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Jan looks on as the brake chute release mechanism is adjusted. Communications with the Avro tower located on the Bay#1roof was by radio telephone...what, no cell phone?

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Are we ready?

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Zura is finally happy as the big smile indicates.

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Engines are fired up, The canopy is closed. The ladder is removed...it's time to go. Employees start to line the taxi ways and building roofs...anywhere to get a good view.

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Zura taxis down to the south end of the long North/South runway. Makes the turn unto the active runway #32, last minute checks of the controls and starts the roll ... its 9:49 am. The CF100 and Sabre escorts, flown by Spud Potocki and Jack Woodman respectively, pass by on either side...they're off!

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Zura tries the controls one last time as he approaches the end of runway 14-32 the time is 9:49 and he's ready to go!

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Because of a small rise in the runway the Arrow is not visible - but the roar of the engines can be heard as Avroites anxiously look Southward to catch a first glimpse of the take-off... There she is...Yeah!!!! A routine sounding radio check from the Toronto Tower officially records the historic event..."Avro 201 off at 9:51 and cleared to company tower."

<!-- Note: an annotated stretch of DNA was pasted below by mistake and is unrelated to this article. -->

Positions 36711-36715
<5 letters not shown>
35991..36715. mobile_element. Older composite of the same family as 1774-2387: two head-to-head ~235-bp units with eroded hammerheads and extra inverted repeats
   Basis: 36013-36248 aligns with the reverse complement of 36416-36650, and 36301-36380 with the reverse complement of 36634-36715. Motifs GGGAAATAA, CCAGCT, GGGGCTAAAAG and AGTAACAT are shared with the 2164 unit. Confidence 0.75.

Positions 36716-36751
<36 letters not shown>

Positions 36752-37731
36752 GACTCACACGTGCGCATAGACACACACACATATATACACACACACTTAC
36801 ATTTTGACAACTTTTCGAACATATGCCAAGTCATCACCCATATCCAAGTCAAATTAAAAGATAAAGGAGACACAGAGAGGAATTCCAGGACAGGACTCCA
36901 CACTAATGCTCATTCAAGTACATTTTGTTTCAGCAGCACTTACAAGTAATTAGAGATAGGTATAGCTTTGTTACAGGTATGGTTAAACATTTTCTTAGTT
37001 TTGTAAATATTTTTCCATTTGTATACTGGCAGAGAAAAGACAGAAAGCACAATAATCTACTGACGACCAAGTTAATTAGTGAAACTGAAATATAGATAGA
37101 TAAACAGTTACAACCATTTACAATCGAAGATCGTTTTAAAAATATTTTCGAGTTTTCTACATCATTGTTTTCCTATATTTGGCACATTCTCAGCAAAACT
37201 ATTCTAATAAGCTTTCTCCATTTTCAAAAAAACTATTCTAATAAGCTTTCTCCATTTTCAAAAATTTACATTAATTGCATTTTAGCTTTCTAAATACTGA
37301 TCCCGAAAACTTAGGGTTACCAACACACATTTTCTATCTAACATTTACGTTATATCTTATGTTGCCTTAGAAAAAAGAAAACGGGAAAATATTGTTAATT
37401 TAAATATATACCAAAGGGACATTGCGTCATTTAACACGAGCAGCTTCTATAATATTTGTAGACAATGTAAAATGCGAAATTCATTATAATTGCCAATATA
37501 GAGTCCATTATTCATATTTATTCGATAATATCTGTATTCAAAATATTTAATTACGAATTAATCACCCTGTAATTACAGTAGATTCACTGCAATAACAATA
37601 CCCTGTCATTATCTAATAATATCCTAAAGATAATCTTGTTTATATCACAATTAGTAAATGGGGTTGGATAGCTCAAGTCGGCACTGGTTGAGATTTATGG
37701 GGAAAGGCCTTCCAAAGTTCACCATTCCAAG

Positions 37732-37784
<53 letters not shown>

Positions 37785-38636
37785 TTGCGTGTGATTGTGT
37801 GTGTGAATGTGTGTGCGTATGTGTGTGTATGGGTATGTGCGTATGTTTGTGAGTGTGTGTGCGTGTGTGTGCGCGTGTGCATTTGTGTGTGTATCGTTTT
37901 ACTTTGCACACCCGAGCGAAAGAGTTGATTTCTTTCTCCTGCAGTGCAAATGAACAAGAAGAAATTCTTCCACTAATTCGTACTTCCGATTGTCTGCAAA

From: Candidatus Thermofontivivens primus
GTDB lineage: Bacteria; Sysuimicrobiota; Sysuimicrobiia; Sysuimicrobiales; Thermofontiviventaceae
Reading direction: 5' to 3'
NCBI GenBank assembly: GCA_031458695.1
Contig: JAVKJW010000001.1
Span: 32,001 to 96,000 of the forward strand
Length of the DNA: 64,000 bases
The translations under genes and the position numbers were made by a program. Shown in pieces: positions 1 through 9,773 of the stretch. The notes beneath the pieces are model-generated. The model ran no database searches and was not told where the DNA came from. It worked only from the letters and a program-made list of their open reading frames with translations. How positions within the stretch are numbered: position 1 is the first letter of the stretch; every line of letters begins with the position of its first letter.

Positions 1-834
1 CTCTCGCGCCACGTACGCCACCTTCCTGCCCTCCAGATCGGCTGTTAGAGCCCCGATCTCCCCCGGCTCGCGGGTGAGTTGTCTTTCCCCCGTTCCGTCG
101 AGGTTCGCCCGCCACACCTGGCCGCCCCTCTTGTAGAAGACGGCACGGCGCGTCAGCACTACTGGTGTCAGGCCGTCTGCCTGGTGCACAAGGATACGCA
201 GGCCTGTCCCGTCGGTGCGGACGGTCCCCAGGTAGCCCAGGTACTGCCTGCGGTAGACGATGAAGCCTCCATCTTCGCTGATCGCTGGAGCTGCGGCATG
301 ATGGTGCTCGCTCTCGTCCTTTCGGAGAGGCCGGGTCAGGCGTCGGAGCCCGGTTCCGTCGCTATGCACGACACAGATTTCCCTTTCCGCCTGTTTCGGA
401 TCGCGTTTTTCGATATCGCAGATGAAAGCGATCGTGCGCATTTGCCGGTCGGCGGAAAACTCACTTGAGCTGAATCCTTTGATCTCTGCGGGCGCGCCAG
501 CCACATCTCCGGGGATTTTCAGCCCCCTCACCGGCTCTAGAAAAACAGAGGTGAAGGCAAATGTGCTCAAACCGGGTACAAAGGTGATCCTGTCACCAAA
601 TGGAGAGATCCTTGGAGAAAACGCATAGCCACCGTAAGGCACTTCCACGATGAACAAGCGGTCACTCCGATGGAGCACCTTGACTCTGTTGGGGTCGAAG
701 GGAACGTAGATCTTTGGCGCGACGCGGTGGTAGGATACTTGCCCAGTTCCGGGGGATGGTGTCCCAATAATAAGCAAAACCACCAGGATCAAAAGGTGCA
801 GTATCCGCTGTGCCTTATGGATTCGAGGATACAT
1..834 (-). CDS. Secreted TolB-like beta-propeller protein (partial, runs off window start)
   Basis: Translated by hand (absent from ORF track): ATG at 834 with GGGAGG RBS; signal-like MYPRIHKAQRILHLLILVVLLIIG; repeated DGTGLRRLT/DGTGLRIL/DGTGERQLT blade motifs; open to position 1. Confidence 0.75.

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Flight conditions, control positions, temperatures, pressures, radio talk and many more parameters were monitored closely by hundreds of sensors placed throughout the Arrow's airframe. These could be recorded right in the weapons packed and/or sent directly by radio signal to the receivers/recorders in the telemetry van. Technicians are following the first flight on the ground.

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First photo of the Arrow in flight. The undercarriage is down and will stay down most of the flight. As speeds exceeded 250 knots, buffeting of the main gear door against the fuselage was very noticeable. The gear was retracted successfully and the buffeting was gone.

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People on the ground are clustered everywhere, eyes glued to the sky following every move.